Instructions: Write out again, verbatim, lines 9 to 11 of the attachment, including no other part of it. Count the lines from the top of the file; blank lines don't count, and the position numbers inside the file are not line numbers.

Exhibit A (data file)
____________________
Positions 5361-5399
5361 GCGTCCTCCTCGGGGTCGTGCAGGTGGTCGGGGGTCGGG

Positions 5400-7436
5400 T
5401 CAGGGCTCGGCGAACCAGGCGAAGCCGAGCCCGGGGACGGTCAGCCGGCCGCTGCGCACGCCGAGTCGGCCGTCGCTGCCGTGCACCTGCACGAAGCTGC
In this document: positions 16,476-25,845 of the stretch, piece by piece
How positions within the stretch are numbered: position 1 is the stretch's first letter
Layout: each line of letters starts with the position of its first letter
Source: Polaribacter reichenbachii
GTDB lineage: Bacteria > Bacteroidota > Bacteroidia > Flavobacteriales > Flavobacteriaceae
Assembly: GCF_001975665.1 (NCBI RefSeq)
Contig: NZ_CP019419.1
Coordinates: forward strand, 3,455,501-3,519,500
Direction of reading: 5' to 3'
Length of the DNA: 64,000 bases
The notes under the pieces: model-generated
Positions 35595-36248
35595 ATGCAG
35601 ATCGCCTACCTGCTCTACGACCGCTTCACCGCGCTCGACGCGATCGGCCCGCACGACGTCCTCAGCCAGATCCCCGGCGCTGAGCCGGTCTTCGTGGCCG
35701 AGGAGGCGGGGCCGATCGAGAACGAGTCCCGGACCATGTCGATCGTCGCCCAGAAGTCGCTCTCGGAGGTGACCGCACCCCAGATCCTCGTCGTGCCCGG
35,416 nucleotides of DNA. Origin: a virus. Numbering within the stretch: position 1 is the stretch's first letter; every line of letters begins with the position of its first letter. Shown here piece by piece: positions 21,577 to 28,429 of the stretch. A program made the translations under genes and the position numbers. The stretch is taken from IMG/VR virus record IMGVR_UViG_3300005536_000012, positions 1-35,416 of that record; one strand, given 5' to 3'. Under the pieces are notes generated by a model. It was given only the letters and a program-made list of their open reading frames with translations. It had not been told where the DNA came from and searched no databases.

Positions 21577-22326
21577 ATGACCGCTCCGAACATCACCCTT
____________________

Source: Polaribacter reichenbachii
GTDB lineage: Bacteria > Bacteroidota > Bacteroidia > Flavobacteriales > Flavobacteriaceae
Assembly: GCF_001975665.1 (NCBI RefSeq)